Spytihn%C4%9Bv II of Bohemia
Get Spytihn%C4%9Bv II of Bohemia essential facts below. View Videos or join the Spytihn%C4%9Bv II of Bohemia discussion. Add Spytihn%C4%9Bv II of Bohemia to your PopFlock.com topic list for future reference or share this resource on social media.
Spytihn%C4%9Bv II of Bohemia
Spytihn?v II
Duke Spytihn?v with mitre and lance, contemporary depiction in the Svatovítská apokalypsa (Apocalypse of Saint Vitus) manuscript
Duke of Bohemia
ReignJanuary 1055 - 28 January 1061
PredecessorBretislav I
SuccessorVratislaus II
Died(1061-01-28)28 January 1061 (aged 30)
SpouseIda of Wettin
Issuenot known
FatherBretislav I
MotherJudith of Schweinfurt

Spytihn?v II (also Spitignew, Spitihnew or Spytihnev; Latin: Spitigneus;[1] 1031 - 28 January 1061), a member of the P?emyslid dynasty, was Duke of Bohemia from 1055 until his death.


He was the eldest son of Duke Bretislav I (d. 1055) and his consort Judith of Schweinfurt.[2] While his father entered into conflict with the Salian king Henry III, young Spytihn?v from 1039 onwards spent several years as a hostage at the German court.

When he succeeded his father as duke, his coronation was celebrated with the first known rendition of Hospodine pomiluj ny, the earliest known song in the Czech language. After his accession to the throne, he went at once to Regensburg to receive imperial confirmation. According to the contemporary chronicler Cosmas of Prague, this loyalty to the Holy Roman Empire did not prevent him from expelling all Germans from his lands, including his mother Judith, and the new anti-German policy continued to his death.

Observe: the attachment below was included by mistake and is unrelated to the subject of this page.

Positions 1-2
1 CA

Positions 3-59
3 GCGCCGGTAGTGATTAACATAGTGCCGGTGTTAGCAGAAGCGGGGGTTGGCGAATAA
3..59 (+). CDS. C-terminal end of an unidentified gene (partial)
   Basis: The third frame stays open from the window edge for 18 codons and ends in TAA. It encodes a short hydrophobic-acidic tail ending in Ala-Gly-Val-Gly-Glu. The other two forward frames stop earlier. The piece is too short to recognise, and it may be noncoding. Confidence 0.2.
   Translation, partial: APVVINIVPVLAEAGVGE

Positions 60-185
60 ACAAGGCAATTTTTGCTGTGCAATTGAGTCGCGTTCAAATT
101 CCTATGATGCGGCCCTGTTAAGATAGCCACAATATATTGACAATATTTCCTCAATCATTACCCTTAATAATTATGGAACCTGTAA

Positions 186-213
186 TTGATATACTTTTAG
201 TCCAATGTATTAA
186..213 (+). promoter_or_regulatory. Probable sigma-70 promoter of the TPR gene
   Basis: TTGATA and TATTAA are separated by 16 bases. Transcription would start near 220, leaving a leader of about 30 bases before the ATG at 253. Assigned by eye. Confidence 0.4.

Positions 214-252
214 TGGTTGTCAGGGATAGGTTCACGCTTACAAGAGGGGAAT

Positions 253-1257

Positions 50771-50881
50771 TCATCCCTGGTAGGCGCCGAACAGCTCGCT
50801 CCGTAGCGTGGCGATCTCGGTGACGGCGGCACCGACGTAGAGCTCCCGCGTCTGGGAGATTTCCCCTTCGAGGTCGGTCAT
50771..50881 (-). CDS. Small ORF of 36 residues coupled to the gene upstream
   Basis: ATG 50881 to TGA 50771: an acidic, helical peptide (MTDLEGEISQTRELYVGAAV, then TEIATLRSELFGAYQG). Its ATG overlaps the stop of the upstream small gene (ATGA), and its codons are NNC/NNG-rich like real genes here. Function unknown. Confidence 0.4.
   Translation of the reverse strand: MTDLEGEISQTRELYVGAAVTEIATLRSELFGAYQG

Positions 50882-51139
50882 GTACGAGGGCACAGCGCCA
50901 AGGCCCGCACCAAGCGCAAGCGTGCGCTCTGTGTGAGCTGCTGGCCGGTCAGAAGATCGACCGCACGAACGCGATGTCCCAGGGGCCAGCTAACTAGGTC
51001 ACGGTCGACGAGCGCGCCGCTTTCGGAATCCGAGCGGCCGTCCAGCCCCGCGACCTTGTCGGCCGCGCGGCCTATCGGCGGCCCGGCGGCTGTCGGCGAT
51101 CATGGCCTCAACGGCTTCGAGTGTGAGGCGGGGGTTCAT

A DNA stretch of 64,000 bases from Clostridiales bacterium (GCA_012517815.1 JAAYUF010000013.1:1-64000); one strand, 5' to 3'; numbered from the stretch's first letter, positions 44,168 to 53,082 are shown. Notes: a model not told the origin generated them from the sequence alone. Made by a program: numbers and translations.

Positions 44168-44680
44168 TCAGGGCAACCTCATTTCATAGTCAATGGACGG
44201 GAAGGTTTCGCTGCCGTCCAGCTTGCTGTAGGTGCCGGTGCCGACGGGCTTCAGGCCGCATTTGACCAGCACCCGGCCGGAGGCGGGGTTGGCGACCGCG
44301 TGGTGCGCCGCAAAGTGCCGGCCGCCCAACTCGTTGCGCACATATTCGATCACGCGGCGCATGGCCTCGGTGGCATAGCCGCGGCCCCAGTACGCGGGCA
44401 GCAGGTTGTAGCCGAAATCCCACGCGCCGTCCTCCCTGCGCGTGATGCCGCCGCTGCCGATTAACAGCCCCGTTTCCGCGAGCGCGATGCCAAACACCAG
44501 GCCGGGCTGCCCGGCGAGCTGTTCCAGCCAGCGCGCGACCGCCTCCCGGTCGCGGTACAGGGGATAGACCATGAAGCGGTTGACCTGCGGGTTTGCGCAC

In 1056, Spytihn?v had all the monks driven out of Sazava Abbey,[3] yet despite this, Pope Nicholas II sought the alliance of the Bohemian duke in 1059.[4] Thus, Rome granted Spytihn?v the right to wear the mitre and tunic of a bishop for the annual sum of 100 marks.[4][5]

His brothers having inherited Moravia, Spytihn?v tried to reduce their authority by arresting 300 Moravian magnates and stripping his brothers of their rights in the province. Thus, Vratislaus of Olomouc fled to Hungary in 1058.

Spytihn?v was succeeded by Vratislaus, who in turn entrusted Moravia to his brother Conrad.


About 1054 Spytihn?v was married to Ida of Wettin (Hidda),[6] a daughter of Margrave Theodoric II of Lusatia. They had:


  1. ^ In his imperial chronicle the Annalista Saxo mentions "Spitigneus dux de Boemia" in the year 1058: "Iuditha, soror Ottonis ducis de Suinvorde, uxor Bracilai, ductrix Boemiorum, obiit 4. Non. Augusti. Quam quia filius suus Spitigneus dux de Boemia eiecerat, cum non posset aliter iniuriam ulcisci in filio, ad contumeliam eius et omnium Boemorum nupserat Petro regi Ungariorum. Hec postea a filio suo Wratizlao duce inde translata est et Prage sepulta iuxta virum suum Brazilaum in ecclesia." Annalista Saxo, dmgh.de, p.692
  2. ^ Berend, Urbanczyk & Wiszewski 2013, p. 166.
  3. ^ Curta 2017, p. 489.
  4. ^ a b Berend, Urbanczyk & Wiszewski 2013, p. 384.
  5. ^ Ba?ant 2003, p. 41.
  6. ^ Thompson 1926, p. 621.
  7. ^ Gresser 2006, p. 256.


  • Ba?ant, Jan (2003). The Classical Tradition in Czech Medieval Art. Peter Lang.CS1 maint: ref=harv (link)
  • Berend, Nora; Urbanczyk, Przemyslaw; Wiszewski, Przemyslaw (2013). Central Europe in the High Middle Ages:Bohemia, Hungary and Poland, c.900-c.1300. Cambridge University Press.CS1 maint: ref=harv (link)
  • Curta, Florin (2017). "Foundation of Sazava Abbey". In Curta, Florin; Holt, Andrew (eds.). Great Events in Religion: An Encyclopedia of Pivotal Events in Religious History. Vol. I. ABC-CLIO.CS1 maint: ref=harv (link)
  • Gresser, Georg (2006). Die Synoden und Konzilien in der Zeit des Reformpapsttums in Deutschland und Italien von Leo IX bis Calixt II, 1049-1123. Ferdinand Schoningh.CS1 maint: ref=harv (link)
  • Thompson, James Westfall (1926). "Medieval German Expansion in Bohemia". The Slavonic Review. 4 (12).CS1 maint: ref=harv (link)
Spytihn?v II, Duke of Bohemia
Born: 1031 Died: 28 January 1061
Regnal titles
Preceded by
Bretislaus I
Duke of Bohemia
Succeeded by
Vratislaus II

  This article uses material from the Wikipedia page available here. It is released under the Creative Commons Attribution-Share-Alike License 3.0.



Music Scenes